STAGE 4 CANCER
What Is Stage 4 Cancer?
Not All Stage 4 Cancers Are The Same
In the last blog we spoke about surviving stage 4 cancer. First, we look at what survivorship means… to you. Now, lets take a look at what “Stage 4 Cancer” means in stage 4 breast cancer, stage 4 lung cancer, stage 4 prostate cancer, etc., I know this should go without saying, but this is only applicable, if you do have a cancer diagnosis.
What is Cancer Staging?
The “STAGE” is the sum total of 3 components used to describe cancer and how aggressive it may be behaving. In many cases (not all) Cancer Stage is described by T-N-M. Once a cancer diagnosis is made, your doctors will order lots of tests (blood work, CT scan, PET-CT, biopsies, etc.,) to determine your T-N-M and eventually your overall stage. Why? Because ALL treatment recommendations are based on the stage of the cancer. A Stage I cancer is treated differently from a stage III cancer, which is treated differently from a stage IV cancer. Treatment may be surgery alone, or chemotherapy alone, radiation therapy alone, various combination of these three common treatments, or all 3 may be recommended!
How Is Caner Staging Done?
T-N-M is used to describe most cancer and provide a common language for doctors and researchers to communicate about cancer. Once the T-N-M is known, they can be placed in groups called STAGE. It is like a math problem: T+N+M = Group Stage (I, II, III or IV). First, let’s talk about T-N-M.
- Tumor: Describing the tumor is different based on the organ where the cancer is located (breast, prostate, bladder, lung, etc.,). The 2 most common ways to describe tumor is by the size (such as in breast cancer and lung cancer) or by depth of tumor invasion (such as in colon cancer and esophageal cancer [esophagus = swallowing tube]) The bigger the size or greater the depth of invasion, the more aggressive the cancer is thought to be, and likely higher the Stage
- Node: Cancer wants to take over territories…it wants to go to other organs/parts of the body. The only way to do that is to leave where it is located (point of origin, such as prostate, breast, lung, etc.,) and travel to other parts of the body. The first road, or access points are usually through the blood vessels and the lymphatic system. In the lymphatic system cancer cells are often trapped in the lymph node nets/sieve. Finding cancer cells in lymph nodes will also place you in a higher cancer stage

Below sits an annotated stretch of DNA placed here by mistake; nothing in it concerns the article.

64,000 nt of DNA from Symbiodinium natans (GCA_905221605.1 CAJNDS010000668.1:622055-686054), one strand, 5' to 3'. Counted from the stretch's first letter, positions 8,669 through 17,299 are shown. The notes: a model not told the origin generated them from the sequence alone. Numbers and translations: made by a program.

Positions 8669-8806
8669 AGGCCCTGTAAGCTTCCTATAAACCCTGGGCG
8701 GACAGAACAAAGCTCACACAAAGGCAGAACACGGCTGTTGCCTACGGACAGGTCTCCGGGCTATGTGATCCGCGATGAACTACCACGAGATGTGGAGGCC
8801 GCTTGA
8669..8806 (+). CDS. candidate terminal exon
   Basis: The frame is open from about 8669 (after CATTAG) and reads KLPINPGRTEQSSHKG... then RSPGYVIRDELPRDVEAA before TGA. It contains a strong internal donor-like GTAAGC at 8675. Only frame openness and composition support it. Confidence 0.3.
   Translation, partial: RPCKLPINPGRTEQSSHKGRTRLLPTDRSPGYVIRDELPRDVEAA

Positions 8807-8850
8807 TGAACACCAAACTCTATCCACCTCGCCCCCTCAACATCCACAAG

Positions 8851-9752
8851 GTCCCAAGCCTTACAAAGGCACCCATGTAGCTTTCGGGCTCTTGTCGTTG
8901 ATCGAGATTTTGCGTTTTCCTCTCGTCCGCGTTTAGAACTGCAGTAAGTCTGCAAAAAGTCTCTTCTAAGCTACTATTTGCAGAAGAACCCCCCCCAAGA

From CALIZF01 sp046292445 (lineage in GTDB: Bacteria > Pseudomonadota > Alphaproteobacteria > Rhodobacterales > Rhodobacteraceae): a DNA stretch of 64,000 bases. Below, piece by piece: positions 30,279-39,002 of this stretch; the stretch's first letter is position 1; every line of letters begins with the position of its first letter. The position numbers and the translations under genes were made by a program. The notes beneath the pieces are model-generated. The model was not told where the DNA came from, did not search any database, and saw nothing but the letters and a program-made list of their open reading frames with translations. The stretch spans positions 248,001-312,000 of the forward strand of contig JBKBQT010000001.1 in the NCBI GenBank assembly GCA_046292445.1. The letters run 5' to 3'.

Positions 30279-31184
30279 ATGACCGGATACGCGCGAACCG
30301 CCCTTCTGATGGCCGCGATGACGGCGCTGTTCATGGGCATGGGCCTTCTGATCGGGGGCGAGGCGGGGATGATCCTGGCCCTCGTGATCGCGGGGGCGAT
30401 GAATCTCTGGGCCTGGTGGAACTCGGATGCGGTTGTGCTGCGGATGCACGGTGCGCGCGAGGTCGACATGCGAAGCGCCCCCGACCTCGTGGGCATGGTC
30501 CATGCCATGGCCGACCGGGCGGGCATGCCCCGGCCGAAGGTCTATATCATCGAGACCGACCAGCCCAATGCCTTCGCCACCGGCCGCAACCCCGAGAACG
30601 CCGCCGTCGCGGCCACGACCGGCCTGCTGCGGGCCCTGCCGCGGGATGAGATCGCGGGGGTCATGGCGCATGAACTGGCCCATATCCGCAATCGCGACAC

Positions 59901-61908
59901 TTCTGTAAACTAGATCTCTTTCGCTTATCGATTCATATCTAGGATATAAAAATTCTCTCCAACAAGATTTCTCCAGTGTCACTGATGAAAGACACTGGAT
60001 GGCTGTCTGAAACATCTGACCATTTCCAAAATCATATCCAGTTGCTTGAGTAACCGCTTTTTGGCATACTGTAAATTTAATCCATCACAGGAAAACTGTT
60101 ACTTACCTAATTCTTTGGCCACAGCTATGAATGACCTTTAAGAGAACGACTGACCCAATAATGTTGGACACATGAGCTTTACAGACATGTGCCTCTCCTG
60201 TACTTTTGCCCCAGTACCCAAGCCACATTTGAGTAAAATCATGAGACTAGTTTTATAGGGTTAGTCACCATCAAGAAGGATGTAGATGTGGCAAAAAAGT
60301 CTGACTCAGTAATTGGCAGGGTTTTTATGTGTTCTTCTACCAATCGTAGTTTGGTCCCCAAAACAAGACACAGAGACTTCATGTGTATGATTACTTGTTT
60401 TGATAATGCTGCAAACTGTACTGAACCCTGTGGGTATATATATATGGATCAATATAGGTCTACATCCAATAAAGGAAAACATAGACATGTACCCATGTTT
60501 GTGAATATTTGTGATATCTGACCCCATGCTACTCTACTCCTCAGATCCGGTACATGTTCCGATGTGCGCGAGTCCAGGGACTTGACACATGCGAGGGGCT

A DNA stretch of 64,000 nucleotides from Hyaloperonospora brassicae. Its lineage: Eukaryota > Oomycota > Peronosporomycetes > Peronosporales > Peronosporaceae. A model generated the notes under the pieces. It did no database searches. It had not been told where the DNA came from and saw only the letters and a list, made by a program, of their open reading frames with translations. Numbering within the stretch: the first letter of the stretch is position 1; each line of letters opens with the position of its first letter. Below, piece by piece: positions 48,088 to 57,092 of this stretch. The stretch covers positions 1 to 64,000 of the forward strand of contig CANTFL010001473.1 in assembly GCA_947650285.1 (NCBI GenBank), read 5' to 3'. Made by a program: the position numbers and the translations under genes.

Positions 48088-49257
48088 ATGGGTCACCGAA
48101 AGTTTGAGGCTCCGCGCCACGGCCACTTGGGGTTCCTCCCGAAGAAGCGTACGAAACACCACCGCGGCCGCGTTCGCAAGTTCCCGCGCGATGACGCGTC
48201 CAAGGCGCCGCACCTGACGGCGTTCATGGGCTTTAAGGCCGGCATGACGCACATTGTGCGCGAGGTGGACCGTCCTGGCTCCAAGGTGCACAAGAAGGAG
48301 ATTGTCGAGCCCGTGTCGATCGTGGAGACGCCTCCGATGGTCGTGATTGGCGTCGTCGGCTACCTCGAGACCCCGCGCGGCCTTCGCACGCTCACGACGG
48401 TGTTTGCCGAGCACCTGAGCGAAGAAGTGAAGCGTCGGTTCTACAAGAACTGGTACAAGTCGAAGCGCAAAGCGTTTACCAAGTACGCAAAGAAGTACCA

- Metastases: this is (usually) simply define as cancer escaping and traveling to a different part of the body and growing there as well. Examples includes: Breast cancer spreading to the bones, or brain. Colon cancer spreading to the liver, or lung. Lung cancer spreading to the brain, etc., Once the cancer has spread this far, it is considered Stage IV cancer. However, in some organs, such as the bladder, a stage 4 cancer can be diagnosed based on the T stage depth of invasion. All Stage IV cancers are NOT created equal.
Take a look at this FREE video course on skin and colon cancer to get a better understanding of staging using the TNM stage.
How Do I Know If I Have Stage 4 Cancer?
Stage IV cancer can only be diagnosed after certain tests are done. Specifically, your oncology team will be looking to see if the cancer spread elsewhere. They may request bone scans, MRI, PET-CT scans, etc., Know that sometimes, stage 4 cancer can be in the same organ, but on a different side, as in lung cancer.
Here are two examples of using the T-N-M stage to get to Stage IV
- Tumor is Invasive Ductal Carcinoma measuring 3.1cm,
- Nodes involved are 3 positive out of 10 removed,
- Metastases MRI showed 2 brain lesions M1
- STAGE: T2N1M1 = Stage IV (4)
- Tumor is Right lung Squamous Cell Carcinoma (Non-Small Cell Lung Cancer – NSCLC) measuring 4.2cm – T2b
- Lymph Nodes positive in the sub-carina – N2
- Metastases – lesions seen in the left lung – M1a
- STAGE: T2bN2M1a – Stage IVa (yes, there is also stage IVb and IVc, with spread to more distant organs
As you can see, there is much to consider when staging cancer. The treatment recommendations will also be different, based on the type of cancer. Many are living with stage 4 cancers for many years. A diagnosis of stage 4 cancer is not always the end of the road. Be an advocate for yourself and ask your cancer team questions. In our next blog, we will continue to peel away at the many layered question of “What is Stage IV Cancer?” Stay tuned.
Until next time know that,
Life is beautiful and God is awesome. And know, you are pure awesomeness!
Ipsa Scientia Potestas est ——— Knowledge itself is power!
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